Next came feedback from one of my colleagues, who said that I sometimes sounded a bit aggressive, and that I might want to “turn it down” a little bit. In my mind, I was just sharing my opinion (as I had been encouraged to), and part of this included disagreeing openly instead of beating around the bush. It turns out that there’s a big difference between, “I don’t think it will work, do we have any other ideas on the table?” and, “It’s interesting, but I’m not quite sure whether it’s what the group will like. Could we perhaps look at some other solutions that have been tried in the past?”
Pretty soon, I started thinking that I didn’t belong in the UK; that I would need to change myself if I ever wanted to ‘fit in’. Suddenly, I became aware of all the values I clearly held deeply within myself, but that I had never thought about before. They had started revealing themselves in my new environment. All of a sudden, I wasn’t sure that I could abandon them in order to assimilate. What would this say about me? Who would I be if I changed my values to fit in?
It didn’t last long. I soon stopped this complex, negative train of thought and started focusing on solutions instead. I resolved to take steps to make things work for me in this new culture. In fact, I had already changed and expanded my perspectives. I just hadn’t realised it yet.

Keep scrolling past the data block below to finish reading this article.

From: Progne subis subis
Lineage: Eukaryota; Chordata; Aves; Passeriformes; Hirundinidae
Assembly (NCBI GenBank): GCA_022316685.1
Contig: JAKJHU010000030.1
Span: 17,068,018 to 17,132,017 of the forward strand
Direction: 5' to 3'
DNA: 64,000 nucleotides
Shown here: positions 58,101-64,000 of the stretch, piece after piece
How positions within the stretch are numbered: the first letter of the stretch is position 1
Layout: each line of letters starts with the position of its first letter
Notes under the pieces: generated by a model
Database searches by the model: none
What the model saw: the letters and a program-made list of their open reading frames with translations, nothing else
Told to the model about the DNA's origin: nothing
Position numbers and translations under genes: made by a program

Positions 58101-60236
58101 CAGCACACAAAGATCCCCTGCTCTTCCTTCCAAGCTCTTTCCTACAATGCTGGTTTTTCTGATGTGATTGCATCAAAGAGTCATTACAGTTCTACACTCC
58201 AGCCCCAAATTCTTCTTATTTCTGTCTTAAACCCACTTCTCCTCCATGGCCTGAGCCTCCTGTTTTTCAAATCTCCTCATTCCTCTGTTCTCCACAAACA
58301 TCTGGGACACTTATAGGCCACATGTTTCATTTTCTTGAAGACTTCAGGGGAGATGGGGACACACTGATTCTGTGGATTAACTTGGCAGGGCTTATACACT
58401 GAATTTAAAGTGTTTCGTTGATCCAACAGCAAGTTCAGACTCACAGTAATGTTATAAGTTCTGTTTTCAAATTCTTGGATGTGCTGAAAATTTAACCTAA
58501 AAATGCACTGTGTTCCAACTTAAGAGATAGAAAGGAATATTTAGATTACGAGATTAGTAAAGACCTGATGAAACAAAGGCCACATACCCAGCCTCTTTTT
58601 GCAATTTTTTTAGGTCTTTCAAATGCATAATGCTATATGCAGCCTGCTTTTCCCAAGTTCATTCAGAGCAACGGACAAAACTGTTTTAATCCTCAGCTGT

A huge part of this solution-focused approach was increasing my self-awareness and also my curiosity about the new culture I found myself in. This allowed me to create new ways of being and communicating that still felt true to myself, but were also much more effective in the new culture.
In time, what I realised was that the adaptation process isn’t easy. It takes time and is a journey of self-discovery as well. There were a few things that helped me get out of the hole.
The first was naming what was happening in the situation. I asked myself what I was feeling, really trying to tap into the meaning of my emotions, why it was challenging for me and what needs of mine weren’t being met.
The second thing I did was identify the most challenging aspects of my situation and decide to focus on addressing only two at a time.
I committed to meeting new people, not through ‘generic’ networking events, but rather through mutual hobbies. Thanks to that, I enrolled in a pole dancing course and made some friends there during our regular trainings.
The other thing was work-related. I felt uncomfortable speaking up with my opinions during meetings where senior leadership was present (likely a cultural influence from a much more hierarchical leadership structure in Poland). To help with this, I volunteered to be a scribe, so that I could have an active role in most meetings while also slowly building up the courage to speak up with my ideas to add on to what was already said and written down.
Lastly, I didn’t do it alone. I initially made the mistake of trying to handle it all by myself, pretending to my friends that all was fine and that I was having a great time living abroad. I don’t recommend it. It results in many weeping, sleepless nights. Speaking to a professional eventually helped me structure my thoughts, as well as embrace my values and needs.
All of these little steps have helped me get to where I am now – in a much better place personally, and in relation to my new cultural environment. The effort is worth it.
If I could do it, you can too!
© Marta Zielińska, 2021